Good Romantic Mendelssohn
Neil Ford | Sydney, Australia | 07/04/2006
(4 out of 5 stars)
"Surprisingly, this Mendelssohn cycle has not yet been reviewed on Amazon! It's a collection that deserves more recognition than it gets, certainly more than some other, more widely available versions receive.
I bought this collection shortly after buying the LSO/Abbado set, which had been for me a major disappointment. Abbado's line-shaping seemed entirely an intellectual exercise, not produced from any feeling or vision of the work. Moments of "attack" lacked expression, while the emotional moments did not "sing" as the melody seems to require. The whole seemed like a technically expert but ultimately mediocre attempt.
For comparison, I also had Karajan's versions of symphonies 3 and 4 (I have unfortunately not heard his symphony no. 5). Karajan's style is "blockbuster" Romantic, whereas Ashkenazy's Romanticism is lighter and more emotionally sensitive. They are both good in their own areas - a high-point of Ashkenazy's style is heard in the opening of the 3rd symphony, in which the strings seem literally to sigh. The orchestra has a rich sound and is recorded with some depth; the musicians themselves are more than competent for the material, and Ashkenazy's particular combination of concentrated energy and sincere feeling is always attractive and usually convincing.
Of the main four symphonies in Ashkenazy's cycle, the weakest point is the last movement of the 5th symphony. First, a loud trumpet a few minutes in seems to put the whole orchestra off-balance for a few bars. More tellingly, the great fugal section is unconvincing, seemingly outside of Ashkenazy's Romantic "comfort zone". (To be honest, I have not heard a convincing performance of this section yet - suggestions are welcome!)
It is also arguable that the opening of the 4th symphony is taken too fast, if it is supposed to evoke the Italian belcanto style. (Abbado, an Italian, makes the same error.)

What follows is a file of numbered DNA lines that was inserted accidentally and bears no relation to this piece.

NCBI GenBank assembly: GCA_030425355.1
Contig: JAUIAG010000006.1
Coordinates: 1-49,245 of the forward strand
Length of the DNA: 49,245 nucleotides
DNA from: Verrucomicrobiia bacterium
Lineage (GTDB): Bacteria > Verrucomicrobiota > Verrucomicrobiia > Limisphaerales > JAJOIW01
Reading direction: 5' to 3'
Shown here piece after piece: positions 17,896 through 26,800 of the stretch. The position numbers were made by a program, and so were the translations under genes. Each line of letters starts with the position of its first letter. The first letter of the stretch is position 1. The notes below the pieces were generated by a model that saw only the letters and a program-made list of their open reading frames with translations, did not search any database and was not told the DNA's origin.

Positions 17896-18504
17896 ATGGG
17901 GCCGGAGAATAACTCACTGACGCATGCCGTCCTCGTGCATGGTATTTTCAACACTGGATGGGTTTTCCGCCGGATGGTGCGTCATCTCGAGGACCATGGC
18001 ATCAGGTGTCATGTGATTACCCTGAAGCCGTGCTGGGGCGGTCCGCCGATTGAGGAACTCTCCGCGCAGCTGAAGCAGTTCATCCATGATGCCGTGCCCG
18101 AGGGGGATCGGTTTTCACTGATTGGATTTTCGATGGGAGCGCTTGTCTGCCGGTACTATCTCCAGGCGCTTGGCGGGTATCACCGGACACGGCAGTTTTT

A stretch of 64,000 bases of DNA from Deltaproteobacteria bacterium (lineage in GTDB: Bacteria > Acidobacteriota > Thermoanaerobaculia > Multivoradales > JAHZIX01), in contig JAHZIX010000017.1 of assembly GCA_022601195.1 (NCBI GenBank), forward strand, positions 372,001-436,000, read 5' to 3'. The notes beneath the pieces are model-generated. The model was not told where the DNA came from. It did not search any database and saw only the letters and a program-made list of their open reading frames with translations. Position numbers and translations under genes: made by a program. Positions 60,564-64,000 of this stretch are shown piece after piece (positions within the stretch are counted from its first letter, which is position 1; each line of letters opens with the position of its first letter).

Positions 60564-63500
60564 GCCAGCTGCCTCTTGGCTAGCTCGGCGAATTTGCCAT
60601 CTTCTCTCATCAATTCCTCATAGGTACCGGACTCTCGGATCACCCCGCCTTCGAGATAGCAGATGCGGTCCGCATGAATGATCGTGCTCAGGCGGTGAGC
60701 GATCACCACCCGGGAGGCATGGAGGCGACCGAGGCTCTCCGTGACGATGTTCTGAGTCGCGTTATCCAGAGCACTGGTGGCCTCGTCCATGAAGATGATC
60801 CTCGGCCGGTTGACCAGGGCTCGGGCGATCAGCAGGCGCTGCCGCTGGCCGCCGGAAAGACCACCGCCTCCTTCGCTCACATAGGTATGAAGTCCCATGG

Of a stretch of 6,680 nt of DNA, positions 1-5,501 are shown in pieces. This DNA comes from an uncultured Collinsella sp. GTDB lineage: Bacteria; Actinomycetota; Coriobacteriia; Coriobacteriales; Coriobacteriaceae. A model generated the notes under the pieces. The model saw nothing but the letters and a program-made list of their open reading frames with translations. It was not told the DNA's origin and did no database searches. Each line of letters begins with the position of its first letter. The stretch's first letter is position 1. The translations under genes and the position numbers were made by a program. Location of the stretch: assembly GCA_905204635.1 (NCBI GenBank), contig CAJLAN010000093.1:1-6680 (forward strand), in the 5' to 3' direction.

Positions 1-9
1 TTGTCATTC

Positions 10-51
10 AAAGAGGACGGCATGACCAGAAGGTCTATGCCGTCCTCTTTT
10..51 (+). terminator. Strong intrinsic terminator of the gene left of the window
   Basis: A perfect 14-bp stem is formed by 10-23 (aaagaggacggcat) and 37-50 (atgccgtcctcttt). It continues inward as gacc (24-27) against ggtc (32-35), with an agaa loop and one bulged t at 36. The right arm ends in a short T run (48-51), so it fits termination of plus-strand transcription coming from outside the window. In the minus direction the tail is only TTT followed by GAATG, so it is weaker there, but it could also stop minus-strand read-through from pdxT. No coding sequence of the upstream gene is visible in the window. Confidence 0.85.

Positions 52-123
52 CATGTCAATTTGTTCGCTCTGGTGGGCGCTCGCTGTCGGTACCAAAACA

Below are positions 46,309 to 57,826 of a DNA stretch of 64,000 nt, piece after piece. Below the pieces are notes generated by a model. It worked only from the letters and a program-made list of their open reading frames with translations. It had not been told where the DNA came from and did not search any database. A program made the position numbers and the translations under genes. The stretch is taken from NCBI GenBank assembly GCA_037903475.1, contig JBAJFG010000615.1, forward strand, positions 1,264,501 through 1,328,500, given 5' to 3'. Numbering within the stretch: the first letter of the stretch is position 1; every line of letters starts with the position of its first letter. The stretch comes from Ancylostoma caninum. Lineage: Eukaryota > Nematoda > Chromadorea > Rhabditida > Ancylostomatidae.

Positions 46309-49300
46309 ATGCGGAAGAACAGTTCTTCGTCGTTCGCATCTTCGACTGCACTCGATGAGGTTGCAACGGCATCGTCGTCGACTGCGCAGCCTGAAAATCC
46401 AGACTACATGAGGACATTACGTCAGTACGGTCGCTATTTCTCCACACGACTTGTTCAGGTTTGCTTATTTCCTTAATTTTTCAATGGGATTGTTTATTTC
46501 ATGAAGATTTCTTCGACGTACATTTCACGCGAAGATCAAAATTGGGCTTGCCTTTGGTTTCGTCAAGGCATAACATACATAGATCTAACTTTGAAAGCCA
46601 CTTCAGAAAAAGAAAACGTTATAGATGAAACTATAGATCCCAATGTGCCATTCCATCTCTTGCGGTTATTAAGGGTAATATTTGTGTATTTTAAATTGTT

The Lobgesang, the least respected of Mendelssohn's symphonies, gets particularly short shrift from the engineers of this performance. The sections of the choir are often either too close or too distant, and when the tenor sings, the volume levels seem to increase across the board, indicating that these parts were recorded separately. The performances themselves are fine, but if you particularly want this work, you'll have to shop for an individual recording. The work itself, however, is rarely considered a "deal-breaker" when it comes to a Mendelssohn cycle.
The above issues aside, these are fine performances, especially if you are looking for a pure Romantic approach to Mendelssohn, without Karajanian extremes of bombast."
A set to acquire!
Hiram Gomez Pardo | Valencia, Venezuela | 01/25/2007
(4 out of 5 stars)
Ashkenazy is really the best soloist-conductor produced by Russia. And I must confess I rather prefer him in his last role. In this case, Ashkenazy has really filled a hole, because with some exceptions, Sawalich, Masur there have not been a distinguished set available for all who love to listen from time to time the pureness and brightness of Felix Mendelssohn.
If you want to have available a sturdy set of these Symphonies, you have come to a secure port, but always keeping in mind the Third and Fifth Symphonies in hands of Charles Munch are out of this world and simply don't admit comparison and the Fourth under Toscanini's magisterial baton.